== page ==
Historically, it was the convention that all websites always used domain names that started with the www. prefix, but many websites found that leaving off the www. prefix meant visitors had to type a few less characters into their web browser when visiting their website. However, this lead to the issue that when someone attempted to guess what domain name they needed to enter in order to reach a particular website, some people would type in the www. prefix and others would leave it off. As a consequence many websites ensured that regardless of whether the visitor entered the prefix or not, the website would be displayed.

When search engines started indexing the world wide web, they worked by following links from one website to another, and if the first website had an embedded link that included the prefix, then all pages of the website would get indexed with the www. prefix included. However, if the first website had an embedded link that did not use the www. prefix, then all of the pages of the website would get indexed without the www.prefix included.

All search engines nowadays should recognise this issue and treat the two versions of the website as being the same, however which version is used in search results may depend on which version of the domain name is used most on other websites, and the way they are ranked in search results my also differ.

Google provides a mechanism described at https://support.google.com/webmasters/answer/44231?hl=en whereby you can tell it which of the domain names you would prefer to be treated as the 'canonical' version. Once the preference is set, Google will always translate non-canonical domain names into the canonical versions before indexing each page of the website, and search results will always use the canonical domain name.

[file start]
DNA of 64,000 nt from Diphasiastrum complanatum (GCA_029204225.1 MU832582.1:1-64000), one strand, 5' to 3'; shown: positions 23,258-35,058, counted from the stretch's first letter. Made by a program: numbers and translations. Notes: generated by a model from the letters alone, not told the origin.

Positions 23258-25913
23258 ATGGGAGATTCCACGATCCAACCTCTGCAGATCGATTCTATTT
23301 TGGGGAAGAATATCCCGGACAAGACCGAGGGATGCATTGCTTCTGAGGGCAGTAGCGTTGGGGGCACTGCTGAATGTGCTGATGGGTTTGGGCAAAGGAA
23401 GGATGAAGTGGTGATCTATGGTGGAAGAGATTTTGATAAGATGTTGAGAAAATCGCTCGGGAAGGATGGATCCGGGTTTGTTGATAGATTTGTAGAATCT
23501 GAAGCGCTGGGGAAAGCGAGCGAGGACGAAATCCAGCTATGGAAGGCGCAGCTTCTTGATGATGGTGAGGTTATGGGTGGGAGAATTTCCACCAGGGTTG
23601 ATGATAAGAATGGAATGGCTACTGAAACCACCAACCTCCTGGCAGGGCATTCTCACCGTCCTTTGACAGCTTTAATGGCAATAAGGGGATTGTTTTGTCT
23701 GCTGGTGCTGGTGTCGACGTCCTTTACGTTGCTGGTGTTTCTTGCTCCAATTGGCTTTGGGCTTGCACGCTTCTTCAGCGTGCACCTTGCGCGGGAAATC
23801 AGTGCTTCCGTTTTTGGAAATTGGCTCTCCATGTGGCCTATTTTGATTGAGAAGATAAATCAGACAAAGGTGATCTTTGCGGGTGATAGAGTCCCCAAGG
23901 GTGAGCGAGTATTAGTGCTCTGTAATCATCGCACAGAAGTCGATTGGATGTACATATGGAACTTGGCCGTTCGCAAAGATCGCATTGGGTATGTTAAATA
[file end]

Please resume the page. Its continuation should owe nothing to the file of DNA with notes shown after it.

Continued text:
However, some search engines may be incapable of spotting that the www. and non-www versions of a domain represent the same website, or may not offer the ability to choose which you prefer to have treated as the canonical domain. In these cases it may be preferable to configure the web server that hosts the website to respond to any attempt to view a page using the non-www version of the domain name, by directing the user automatically (using what is called a 301 redirect) to the same page on www version of the domain. The reverse is also possible where people attempting to view the www version will be redirected to the non-www version.

The method by which these redirects to and from the www and non-www of the domain names varies depending on which web server is used to host the web site.

At present the majority of pre-existing websites hosted by it'seeze are accessible via both the www and non-www versions of the domain name, but if any customer prefers for us (usually at the advice of an SEO company) to reconfigure the website to use redirects between the different versions, then we will set this up for them. The customer just needs to tell us whether they would prefer the website to be accessed via the www or non-www version of the domain name.

Going forward, all new websites are being made live with the www version of the domain name being the 'canonical' version, and all attempts to access the non-www version will be redirected to the www version. Of course, if any customer would prefer their website to be accessed using the non-www version of the domain name, we can configure the web server to reverse the redirection for their website.